"Shav Vahini Ganga" or "Shab-Vahini Ganga" (English: "Ganges, the Hearse of Corpses") is a 2021 Gujarati-language poem that was written by Indian poet Parul Khakhar. The poem criticises the Indian government's handling of the COVID-19 pandemic. Her verses attracted widespread attention, particularly on social media, after she posted the poem on Facebook. The poem has been translated into several languages.

"Shav Vahini Ganga"
by Parul Khakhar
Original titleશબવાહિની ગંગા
WrittenMay 2021
Rhyme schemeAABBAA
Publication date11 May 2021 (2021-05-11)

Background edit

Parul Khakhar is a Gujarati-language poet from Amreli, Gujarat, India.[1] She was fifty-one years old when she wrote "Shav Vahini Ganga" ("A Hearse called Ganges").[2]

As the second wave of the COVID-19 pandemic swept over India, the country's newspapers began to cover the crisis by publishing disturbing images, including those of massed corpses of people suspected of dying from COVID-19, on their front pages. Cremation facilities were overwhelmed by the sharp rise in the demand for funerals. Patients died due to a lack of oxygen cylinders. Moved by these media reports, Parul Khakhar wrote a Gujarati-language poem called "Shav Vahini Ganga".[2] On 11 May 2021, when she posted the poem on Facebook, it went viral and was soon translated into several languages.[3][4] The translations also went viral on social media.[3]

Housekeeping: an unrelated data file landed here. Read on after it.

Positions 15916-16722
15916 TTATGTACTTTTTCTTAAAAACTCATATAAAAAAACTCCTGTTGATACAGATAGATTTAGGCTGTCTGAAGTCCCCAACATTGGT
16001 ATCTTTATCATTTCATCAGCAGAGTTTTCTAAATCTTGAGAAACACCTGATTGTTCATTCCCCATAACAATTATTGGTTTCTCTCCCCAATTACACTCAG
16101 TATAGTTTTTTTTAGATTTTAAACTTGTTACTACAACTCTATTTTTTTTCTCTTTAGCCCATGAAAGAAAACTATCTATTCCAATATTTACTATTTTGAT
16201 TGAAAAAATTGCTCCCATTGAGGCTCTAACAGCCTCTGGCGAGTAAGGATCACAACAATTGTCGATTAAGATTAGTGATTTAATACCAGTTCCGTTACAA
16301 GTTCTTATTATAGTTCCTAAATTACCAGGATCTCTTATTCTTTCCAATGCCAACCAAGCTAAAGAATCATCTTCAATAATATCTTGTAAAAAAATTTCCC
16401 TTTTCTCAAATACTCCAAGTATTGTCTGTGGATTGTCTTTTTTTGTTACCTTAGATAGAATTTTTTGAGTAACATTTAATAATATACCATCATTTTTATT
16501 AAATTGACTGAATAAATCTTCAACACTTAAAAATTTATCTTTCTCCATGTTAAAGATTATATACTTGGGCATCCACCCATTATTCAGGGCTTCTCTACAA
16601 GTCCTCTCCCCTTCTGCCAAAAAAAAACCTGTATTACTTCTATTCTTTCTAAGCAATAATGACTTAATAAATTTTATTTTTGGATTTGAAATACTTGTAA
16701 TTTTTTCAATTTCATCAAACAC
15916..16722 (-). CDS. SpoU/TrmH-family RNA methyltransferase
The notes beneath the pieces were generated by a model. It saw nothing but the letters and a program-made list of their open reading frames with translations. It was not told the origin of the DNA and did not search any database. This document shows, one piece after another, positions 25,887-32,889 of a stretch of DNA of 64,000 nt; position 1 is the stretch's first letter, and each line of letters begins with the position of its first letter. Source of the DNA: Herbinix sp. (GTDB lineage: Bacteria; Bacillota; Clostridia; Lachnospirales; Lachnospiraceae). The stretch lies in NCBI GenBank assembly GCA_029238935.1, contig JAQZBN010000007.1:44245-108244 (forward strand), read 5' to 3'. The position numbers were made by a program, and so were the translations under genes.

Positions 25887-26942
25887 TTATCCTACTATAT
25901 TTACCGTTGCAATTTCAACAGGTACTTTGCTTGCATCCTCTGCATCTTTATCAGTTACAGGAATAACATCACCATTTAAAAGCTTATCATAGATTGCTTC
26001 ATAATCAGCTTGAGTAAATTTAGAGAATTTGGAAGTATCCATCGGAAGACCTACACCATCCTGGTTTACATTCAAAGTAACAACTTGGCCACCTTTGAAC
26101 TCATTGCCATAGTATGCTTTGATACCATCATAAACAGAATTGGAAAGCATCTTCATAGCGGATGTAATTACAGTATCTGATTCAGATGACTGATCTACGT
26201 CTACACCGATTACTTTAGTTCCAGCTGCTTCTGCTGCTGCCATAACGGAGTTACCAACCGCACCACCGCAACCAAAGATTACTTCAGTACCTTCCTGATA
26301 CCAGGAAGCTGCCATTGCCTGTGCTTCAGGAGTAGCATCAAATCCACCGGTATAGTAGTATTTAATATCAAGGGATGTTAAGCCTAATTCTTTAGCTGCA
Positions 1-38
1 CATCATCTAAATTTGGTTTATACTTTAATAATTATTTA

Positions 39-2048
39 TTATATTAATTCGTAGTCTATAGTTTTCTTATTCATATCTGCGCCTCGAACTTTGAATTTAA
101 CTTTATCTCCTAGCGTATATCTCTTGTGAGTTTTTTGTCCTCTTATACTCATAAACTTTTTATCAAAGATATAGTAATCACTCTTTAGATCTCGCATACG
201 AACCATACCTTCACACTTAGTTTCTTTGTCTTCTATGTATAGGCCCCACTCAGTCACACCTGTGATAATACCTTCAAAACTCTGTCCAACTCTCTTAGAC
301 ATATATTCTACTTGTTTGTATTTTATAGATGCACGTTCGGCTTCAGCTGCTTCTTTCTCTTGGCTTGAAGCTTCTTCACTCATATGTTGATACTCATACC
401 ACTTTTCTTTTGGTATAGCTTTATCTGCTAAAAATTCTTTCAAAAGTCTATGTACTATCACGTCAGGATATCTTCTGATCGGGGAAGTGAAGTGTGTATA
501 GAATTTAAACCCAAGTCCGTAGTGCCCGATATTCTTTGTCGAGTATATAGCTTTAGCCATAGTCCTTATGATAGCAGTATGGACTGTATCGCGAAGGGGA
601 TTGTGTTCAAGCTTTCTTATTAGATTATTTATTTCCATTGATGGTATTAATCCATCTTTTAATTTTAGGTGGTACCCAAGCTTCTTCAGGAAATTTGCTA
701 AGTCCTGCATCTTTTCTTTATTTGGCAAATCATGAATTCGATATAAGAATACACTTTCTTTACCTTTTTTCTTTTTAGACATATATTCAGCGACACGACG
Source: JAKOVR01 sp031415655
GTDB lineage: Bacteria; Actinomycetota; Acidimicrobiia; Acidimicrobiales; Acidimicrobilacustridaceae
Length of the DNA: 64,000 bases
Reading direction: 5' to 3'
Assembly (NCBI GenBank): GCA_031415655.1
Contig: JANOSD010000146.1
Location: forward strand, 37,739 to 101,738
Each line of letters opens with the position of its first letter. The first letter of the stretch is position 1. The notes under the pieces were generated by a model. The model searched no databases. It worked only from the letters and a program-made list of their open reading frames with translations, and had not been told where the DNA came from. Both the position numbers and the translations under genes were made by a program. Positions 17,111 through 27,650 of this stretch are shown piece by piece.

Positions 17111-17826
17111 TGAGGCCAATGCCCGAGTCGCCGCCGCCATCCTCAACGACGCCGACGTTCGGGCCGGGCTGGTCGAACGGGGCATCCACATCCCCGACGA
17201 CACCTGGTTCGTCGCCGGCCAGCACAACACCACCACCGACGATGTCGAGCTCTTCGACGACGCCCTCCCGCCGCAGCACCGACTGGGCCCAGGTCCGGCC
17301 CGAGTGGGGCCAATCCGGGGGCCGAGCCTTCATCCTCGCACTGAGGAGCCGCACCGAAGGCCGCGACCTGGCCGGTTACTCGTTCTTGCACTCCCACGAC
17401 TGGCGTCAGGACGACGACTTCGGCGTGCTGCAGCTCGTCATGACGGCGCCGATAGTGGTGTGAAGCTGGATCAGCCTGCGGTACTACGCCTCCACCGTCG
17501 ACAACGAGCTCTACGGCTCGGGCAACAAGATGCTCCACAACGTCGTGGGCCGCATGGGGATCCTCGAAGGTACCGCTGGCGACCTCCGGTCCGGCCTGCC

Composition edit

"Shav Vahini Ganga" is a 14-line poem with an AABBAA rhyme scheme.[3] The poem is written in the style of Marsiya, an elegiac poem or dirge.[1]

The locus of her image, the Ganges river, is a core symbol of sacredness and is well known as such throughout India.[5] The poem evokes the ire of the virus as it leaves a trail of death, as abandoned dead bodies float along the river, the smokes arise from funerary pyres, and the chimneys in crematoria undergo a meltdown from the number of bodies they had to incinerate. The piece, as a lament for the dead, lists a number of collateral effects of the pandemic, including the scarcity of pallbearers and mourners, and the drying up of the flow of tears.[6]

The poem implicitly criticises the Narendra Modi government and attributes the government's inaction to the deaths that occurred during the second wave of COVID-19 pandemic.[7][4] The poem describes Narendra Modi, the prime minister of India, as a "naked king" ruling a Ram Rajya where the sacred river Ganga serves as a hearse for corpses.[3] In writing of the city that "burns as he fiddles", the Prime Minister, without being directly named, is likened to the Roman Emperor Nero. Modi is addressed in the lines:

O King, this entire city has at last seen your real face
O King, in your Ram-Rajya, do you see the bodies flowing along the Ganges?[6]

The people of India are called upon to:

Come out and shout and say it loud
The naked King is lame and weak.[2]

Reception edit